Auditors – Derivatives – Auditing v. Risk Management, Big Difference – Reporting v. Evaluation

I have been reading an email thread by some very good auditors and risk management professionals. It struck a chord with me. The discussion was about derivatives in general.

One participant posted recent comments or possible comments by Warren Buffett about the difficulties of evaluating derivative transactions and banks and companies that hold derivative contracts or instruments.

Another participant differentiated auditing and risk management in the context of derivatives – stating that the external auditor audits to determine whether the derivative transaction has been properly accounted for within the context of generally accepted accounting principles.

But the auditor’s clean opinion really doesn’t tell management, or the board, or the audit committee, or the investor how the derivative will behave or react in different situations, or the risk associated with the derivative. Of course, that audit weakness also is true with respect to all audited transactions – the auditor is only telling you that within GAAP and GAAS, and the determined level of materiality, the transactions have been properly recorded. Although proper accounting is important, the risk associated is equally and perhaps more important.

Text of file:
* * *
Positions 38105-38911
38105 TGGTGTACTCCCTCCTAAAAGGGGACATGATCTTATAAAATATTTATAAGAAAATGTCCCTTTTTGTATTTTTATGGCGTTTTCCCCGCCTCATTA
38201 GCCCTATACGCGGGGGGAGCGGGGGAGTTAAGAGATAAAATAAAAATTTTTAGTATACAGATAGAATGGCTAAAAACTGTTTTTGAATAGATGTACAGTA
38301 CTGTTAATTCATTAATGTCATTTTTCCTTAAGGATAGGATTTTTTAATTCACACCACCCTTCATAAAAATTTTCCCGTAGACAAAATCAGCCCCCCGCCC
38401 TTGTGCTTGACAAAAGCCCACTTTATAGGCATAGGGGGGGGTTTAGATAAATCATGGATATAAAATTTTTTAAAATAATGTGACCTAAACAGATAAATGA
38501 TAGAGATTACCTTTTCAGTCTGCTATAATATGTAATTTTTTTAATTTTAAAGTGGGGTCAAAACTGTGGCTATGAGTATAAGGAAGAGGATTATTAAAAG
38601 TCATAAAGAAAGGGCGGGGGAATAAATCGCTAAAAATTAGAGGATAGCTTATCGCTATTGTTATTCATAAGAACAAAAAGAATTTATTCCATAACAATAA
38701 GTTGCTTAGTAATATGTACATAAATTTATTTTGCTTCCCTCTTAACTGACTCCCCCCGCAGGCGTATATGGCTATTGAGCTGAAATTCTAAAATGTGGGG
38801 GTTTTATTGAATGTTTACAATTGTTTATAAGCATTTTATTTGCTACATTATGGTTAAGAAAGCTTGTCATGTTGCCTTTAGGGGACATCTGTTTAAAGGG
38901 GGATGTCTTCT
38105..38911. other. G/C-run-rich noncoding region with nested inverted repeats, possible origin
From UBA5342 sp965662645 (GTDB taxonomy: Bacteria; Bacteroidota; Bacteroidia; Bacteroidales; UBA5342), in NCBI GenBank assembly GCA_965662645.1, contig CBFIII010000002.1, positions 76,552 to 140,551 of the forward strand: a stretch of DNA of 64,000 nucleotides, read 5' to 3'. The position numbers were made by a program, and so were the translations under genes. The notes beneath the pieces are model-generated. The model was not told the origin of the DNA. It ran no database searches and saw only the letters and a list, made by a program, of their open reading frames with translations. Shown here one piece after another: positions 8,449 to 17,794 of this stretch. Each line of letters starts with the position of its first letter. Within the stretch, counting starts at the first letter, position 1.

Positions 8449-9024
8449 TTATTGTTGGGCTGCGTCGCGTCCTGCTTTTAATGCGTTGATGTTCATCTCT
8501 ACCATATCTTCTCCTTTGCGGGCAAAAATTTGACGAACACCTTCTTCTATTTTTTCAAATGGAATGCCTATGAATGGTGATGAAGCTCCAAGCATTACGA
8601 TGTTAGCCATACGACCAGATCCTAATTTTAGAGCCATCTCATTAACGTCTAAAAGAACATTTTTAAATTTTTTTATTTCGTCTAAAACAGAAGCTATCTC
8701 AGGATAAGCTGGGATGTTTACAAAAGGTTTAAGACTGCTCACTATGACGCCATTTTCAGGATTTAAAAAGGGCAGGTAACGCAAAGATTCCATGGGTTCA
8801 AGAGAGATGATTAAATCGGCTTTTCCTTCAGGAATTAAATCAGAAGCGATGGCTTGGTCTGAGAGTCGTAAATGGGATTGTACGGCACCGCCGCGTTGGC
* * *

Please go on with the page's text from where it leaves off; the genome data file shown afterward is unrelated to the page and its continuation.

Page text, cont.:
A few of my other posts have discussed derivatives – here is a link to a post about derivatives and audit committees http://wp.me/p75iWX-h.

And, as audit committees have oversight of risk management or certain aspects of risk management (which is too vague of a term (i.e., risk management), and lacking in specifics for my liking, see also http://wp.me/p75iWX-1F re risk management, audit committees, and AC charters ), as an audit committee member should you evaluate whether you and your committee, and management, are sufficiently on top of the derivative issue and the risks that they might present to your entity and its shareholders, and to you and your reputation? I’m not anti-derivative – they can be helpful and prudent – I’m simply saying that as part of your oversight and diligence you should consider whether you and your organization are sufficiently on top of the issue and understand the risks that the different derivative instruments and transactions present.

And here is a link to my audit committee guide, updated January 2016, http://wp.me/p75iWX-q

Thanks for reading. Dave Tate, Esq. (San Francisco/California)

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